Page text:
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Planning loopholes could lead to countryside damage

9 May 2013

The announcement by Communities and Local Government Secretary Eric Pickles outlines a wide-ranging loosening of planning controls removing the need to apply for planning permission to convert:

 

  • redundant farm buildings into a range of business uses, including shops and restaurants;
  • office space into housing (for up to 3 years); and
  • between offices, restaurants or shops (for up to two years).

 

CPRE is urging the Government to ensure that the conversion of farm buildings is not abused as they can already be constructed without applying for planning permission. The suggestion that the Government will later in the summer relax controls over converting them into housing is particularly alarming.

 

CPRE is calling for Ministers to reform planning controls over agricultural buildings so that landowners are required to apply for planning permission in the same way as any other form of development. Otherwise there is the danger of unleashing on the countryside a wave of unsightly and intrusive development of farm buildings that could be turned into houses at a later date [1]. CPRE supports the building of more new housing in the countryside, particularly affordable housing that helps to sustain village communities. But deregulating the use of agricultural buildings is more likely to lead to sporadic, speculative development.

 

Paul Miner, Senior Planning Campaigner for CPRE, says:

‘The Government has stepped back somewhat from its original proposals, which would have been damaging to the countryside if introduced. But we are alarmed to learn that Ministers plan yet more changes to chip away at the planning controls that have effectively protected our countryside from intrusive development for over 50 years. This would be a clear break with the Government’s own policy to prevent sporadic development in the open countryside.’ [2]

 

Paul Miner concluded: ‘If agricultural buildings are going to be allowed to change use like any other building, then there should be the same controls over building them in the first place. The special pleading of rural landowners for planning exemptions looks increasingly difficult to defend given these proposals.’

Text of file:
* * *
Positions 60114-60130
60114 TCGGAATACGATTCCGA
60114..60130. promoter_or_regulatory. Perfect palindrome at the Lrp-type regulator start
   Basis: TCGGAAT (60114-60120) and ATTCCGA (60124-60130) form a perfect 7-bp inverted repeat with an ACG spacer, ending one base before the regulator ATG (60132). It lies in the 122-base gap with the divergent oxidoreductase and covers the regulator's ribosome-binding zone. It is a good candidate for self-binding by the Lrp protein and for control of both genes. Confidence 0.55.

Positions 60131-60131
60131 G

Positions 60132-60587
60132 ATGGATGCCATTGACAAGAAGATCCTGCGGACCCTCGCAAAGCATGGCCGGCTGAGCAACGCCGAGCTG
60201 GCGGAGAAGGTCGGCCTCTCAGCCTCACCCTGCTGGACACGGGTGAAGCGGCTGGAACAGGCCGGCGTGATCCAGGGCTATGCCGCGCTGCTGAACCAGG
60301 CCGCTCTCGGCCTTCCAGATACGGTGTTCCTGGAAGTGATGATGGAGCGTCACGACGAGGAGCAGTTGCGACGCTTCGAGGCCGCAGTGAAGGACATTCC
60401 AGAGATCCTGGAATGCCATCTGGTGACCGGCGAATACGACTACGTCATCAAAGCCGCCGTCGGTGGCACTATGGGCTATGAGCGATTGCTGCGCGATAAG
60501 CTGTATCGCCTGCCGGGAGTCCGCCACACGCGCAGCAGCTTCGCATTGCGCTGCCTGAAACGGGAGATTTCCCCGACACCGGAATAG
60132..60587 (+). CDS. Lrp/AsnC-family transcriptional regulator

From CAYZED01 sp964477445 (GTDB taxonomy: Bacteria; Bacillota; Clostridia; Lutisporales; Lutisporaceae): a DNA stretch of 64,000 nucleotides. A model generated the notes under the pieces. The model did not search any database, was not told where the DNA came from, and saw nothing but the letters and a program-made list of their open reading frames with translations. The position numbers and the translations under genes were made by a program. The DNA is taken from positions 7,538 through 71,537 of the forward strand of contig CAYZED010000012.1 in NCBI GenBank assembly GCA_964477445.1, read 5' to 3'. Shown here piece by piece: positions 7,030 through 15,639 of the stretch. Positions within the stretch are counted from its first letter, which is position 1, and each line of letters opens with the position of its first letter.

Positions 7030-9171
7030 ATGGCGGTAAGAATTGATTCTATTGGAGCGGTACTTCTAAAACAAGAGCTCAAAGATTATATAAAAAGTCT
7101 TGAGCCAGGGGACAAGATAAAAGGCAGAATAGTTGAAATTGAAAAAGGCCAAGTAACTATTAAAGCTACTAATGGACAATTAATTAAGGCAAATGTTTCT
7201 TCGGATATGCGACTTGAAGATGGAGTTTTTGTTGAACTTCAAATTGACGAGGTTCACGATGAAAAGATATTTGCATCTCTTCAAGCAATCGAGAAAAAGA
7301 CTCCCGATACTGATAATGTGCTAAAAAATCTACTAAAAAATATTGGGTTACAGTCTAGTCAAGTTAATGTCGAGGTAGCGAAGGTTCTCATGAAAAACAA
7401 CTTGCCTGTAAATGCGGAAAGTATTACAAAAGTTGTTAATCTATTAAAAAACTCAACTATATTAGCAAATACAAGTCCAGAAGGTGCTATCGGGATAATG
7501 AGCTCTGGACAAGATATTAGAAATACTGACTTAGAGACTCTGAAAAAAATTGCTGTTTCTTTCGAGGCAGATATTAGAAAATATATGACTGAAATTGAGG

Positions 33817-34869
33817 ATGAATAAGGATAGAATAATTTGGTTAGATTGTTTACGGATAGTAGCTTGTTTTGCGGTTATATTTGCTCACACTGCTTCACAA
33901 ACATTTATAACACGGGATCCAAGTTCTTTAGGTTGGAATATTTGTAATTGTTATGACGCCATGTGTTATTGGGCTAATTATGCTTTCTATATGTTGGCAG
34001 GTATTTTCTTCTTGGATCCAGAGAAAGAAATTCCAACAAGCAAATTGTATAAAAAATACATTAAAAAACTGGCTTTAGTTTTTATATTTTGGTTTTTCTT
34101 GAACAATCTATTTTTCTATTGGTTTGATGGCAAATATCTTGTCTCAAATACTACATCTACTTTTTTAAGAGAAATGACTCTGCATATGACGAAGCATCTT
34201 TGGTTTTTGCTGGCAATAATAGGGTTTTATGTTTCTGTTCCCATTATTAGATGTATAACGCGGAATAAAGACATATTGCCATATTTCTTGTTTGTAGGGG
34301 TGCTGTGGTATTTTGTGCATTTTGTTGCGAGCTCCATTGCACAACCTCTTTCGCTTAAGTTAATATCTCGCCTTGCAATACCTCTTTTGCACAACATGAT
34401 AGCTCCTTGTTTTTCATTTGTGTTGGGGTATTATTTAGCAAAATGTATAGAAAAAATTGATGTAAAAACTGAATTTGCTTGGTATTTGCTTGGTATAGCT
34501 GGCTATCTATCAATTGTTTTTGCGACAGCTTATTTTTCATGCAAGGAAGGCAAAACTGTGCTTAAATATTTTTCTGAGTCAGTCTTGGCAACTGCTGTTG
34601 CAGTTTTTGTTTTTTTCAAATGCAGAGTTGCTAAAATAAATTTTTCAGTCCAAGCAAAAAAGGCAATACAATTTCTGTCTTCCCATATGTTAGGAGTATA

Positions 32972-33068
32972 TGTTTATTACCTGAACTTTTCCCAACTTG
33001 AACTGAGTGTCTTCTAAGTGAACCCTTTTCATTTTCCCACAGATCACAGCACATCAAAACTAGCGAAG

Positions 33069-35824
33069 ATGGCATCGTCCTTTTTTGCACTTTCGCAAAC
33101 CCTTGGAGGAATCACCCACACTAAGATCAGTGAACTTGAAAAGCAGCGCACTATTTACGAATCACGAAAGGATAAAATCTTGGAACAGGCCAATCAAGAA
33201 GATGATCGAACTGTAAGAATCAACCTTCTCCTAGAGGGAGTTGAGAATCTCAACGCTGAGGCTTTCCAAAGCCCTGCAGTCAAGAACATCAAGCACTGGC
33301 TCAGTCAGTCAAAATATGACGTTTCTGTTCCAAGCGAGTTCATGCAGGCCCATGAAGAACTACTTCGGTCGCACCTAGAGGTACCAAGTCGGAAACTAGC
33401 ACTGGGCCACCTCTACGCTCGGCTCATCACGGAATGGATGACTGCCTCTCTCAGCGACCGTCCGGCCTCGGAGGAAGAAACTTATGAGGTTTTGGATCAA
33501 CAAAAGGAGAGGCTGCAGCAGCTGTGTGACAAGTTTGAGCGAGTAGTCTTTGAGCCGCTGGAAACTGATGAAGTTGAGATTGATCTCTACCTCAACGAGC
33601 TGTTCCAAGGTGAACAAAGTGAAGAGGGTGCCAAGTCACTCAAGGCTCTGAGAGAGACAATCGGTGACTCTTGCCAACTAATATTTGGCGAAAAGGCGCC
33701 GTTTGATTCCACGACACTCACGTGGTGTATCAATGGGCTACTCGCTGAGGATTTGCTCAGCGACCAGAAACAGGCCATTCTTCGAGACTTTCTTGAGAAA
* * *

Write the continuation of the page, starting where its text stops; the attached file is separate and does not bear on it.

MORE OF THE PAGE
End

 

Notes to Editors

[1] The Ministerial statement is at http://bit.ly/15rZSyR. Further details of recent local cases where unsympathetic or inappropriate conversions of agricultural buildings have damaged the countryside are available from CPRE’s press office.

[2] The National Planning Policy Framework, published in March 2012, maintains policies against isolated new housing in the countryside which have been an established feature of planning policy since the 1940s. In the Government’s press statement today, Ministers have said that conversions of agricultural buildings above ‘a specific size’ will be subject to a degree of local authority control through a prior approval process, but have not provided further details. CPRE believes that all agricultural building conversions should be subject to some form of local control, as in many cases they have impacts on surrounding road, properties and on the beauty and tranquillity of the countryside generally. Safeguards should also be provided to prevent farm buildings being put up with the specific object of becoming housing at a later date. Our full response to the earlier Government consultation, available from CPRE’s press office, gives further details.

 


 

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